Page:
Nora was relieved when the man with the donkey knew her name and was expecting her. She assumed that Clara had made contact with him, but when she mentioned her friend, he shook his head with a puzzled frown. I don’t know anyone called Clara, he said. Here, get yourself up on Manolete, it’ll be easier if you ride. We’ll be home in half an hour.
The gentle rhythmic rocking astride the donkey soothed her as she relaxed and observed her surroundings. The woods had opened out into a wide path beside an orchard. Nora felt the innocuous hospitability of the orchard in comparison to the unpredictability of the woods, although she felt that idea would require further consideration at a later date. One never knew how much influence films and stories and the like had on one’s ideas, likely substantial, Nora thought ~ another consideration not lost on Nora was the feeling of safety she had now that she wasn’t alone, and that she was with someone who clearly knew where he was going.
Notwithstanding simultaneous time, Nora wondered which came first ~ the orchard, the man with the donkey, or the feeling of safety and hospitability itself?
It was me, said the man leading the donkey, turning round with a smile. I came first. Remember?
“Never again,” said Tara, pouring her second black coffee. “I’m done with these hangovers. You’ll have to find someone else to drink with from now on.”
“You say that every week, Tara. What are we going to do next? We’re floundering. We don’t even have a plan. Everything we do takes us further away from the case. I don’t even remember what the case is!”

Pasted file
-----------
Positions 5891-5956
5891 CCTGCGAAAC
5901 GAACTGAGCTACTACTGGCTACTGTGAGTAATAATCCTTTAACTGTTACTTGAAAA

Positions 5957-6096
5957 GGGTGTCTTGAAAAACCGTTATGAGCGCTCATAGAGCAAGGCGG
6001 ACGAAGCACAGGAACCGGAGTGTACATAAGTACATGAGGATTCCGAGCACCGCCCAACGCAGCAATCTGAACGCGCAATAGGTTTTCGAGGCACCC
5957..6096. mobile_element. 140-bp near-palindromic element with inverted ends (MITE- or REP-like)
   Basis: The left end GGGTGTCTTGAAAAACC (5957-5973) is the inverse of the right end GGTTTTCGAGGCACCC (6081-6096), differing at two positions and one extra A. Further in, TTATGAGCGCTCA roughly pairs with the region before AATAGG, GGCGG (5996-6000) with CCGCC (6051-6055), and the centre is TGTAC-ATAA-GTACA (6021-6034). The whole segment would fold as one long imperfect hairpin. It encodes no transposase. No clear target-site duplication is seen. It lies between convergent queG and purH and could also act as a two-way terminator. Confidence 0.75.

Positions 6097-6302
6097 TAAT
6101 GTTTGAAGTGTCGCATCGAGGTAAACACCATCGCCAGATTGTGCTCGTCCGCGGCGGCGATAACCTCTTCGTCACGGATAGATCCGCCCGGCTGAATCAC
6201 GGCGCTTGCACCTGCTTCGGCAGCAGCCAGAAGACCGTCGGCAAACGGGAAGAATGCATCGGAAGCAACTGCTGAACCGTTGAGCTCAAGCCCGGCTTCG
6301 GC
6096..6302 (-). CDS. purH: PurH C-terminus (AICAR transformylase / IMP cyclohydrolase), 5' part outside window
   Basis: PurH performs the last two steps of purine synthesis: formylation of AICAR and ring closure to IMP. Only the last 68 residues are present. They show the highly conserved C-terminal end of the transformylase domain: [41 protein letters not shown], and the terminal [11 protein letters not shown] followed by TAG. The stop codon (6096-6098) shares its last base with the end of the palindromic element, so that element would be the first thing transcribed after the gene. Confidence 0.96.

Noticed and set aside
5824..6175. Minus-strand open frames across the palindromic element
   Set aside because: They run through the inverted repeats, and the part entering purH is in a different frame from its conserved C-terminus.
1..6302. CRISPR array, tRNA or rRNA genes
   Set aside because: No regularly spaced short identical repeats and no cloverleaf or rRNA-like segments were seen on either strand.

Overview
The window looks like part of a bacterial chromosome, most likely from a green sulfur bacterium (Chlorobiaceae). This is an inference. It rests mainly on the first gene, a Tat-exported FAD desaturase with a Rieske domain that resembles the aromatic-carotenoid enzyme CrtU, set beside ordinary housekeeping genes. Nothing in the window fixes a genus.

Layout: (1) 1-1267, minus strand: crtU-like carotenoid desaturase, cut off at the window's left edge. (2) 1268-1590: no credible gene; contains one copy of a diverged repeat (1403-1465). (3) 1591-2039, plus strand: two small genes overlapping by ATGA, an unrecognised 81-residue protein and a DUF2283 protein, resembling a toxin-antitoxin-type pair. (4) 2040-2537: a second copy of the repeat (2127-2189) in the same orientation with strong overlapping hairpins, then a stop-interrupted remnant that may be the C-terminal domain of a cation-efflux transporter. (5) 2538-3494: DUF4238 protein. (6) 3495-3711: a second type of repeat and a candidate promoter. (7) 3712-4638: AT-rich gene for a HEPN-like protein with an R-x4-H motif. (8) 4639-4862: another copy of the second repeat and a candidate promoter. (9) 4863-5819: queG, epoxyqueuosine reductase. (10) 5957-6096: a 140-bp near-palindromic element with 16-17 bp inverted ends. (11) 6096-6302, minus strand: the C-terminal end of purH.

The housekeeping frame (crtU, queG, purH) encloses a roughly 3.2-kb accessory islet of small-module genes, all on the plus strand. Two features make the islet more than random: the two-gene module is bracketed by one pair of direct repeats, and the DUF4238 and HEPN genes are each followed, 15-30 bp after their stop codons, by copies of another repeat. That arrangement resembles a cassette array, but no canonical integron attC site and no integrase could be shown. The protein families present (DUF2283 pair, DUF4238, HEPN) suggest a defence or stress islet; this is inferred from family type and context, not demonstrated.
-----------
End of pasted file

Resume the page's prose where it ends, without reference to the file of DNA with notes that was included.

“Here, have some more coffee. Don’t roll your eyes at me like that, cases are always like this, they always go through this phase.” Tara wasn’t in the mood for this kind of depressing talk, it was much too complicated. Surely it was simply a matter of drinking another coffee, until everything fell back into place.
“Cases do, do they?” Star asked, “Do they really? And what phase would that be, and how would you know?”
“Snarky tart, yes they do. I’ve been researching things you know, not just swanning around. We’ve reached the part of the case where nothing makes sense and the investigators don’t know what to do next. It’s an essential part of the process, everyone knows that. The important thing is not to try and work things out too early. The danger is preconceived ideas, you see,” Tara pontificated, warming to the theme.
“I can assure you that I have no preconceived ideas because I have no clue what’s going to happen next,” replied Star, trying not to roll her eyes too obviously. She knew from experience not to provoke Tara too much until at least the third cup of coffee.
“Precisely!” Tara said triumphantly. “Now it will all start to come together and make sense. ”
Star didn’t look convinced. “What are we going to do about the middle aged lady we locked in the wardrobe last night, though?”
“What did we do that for?!” asked Tara in astonishment.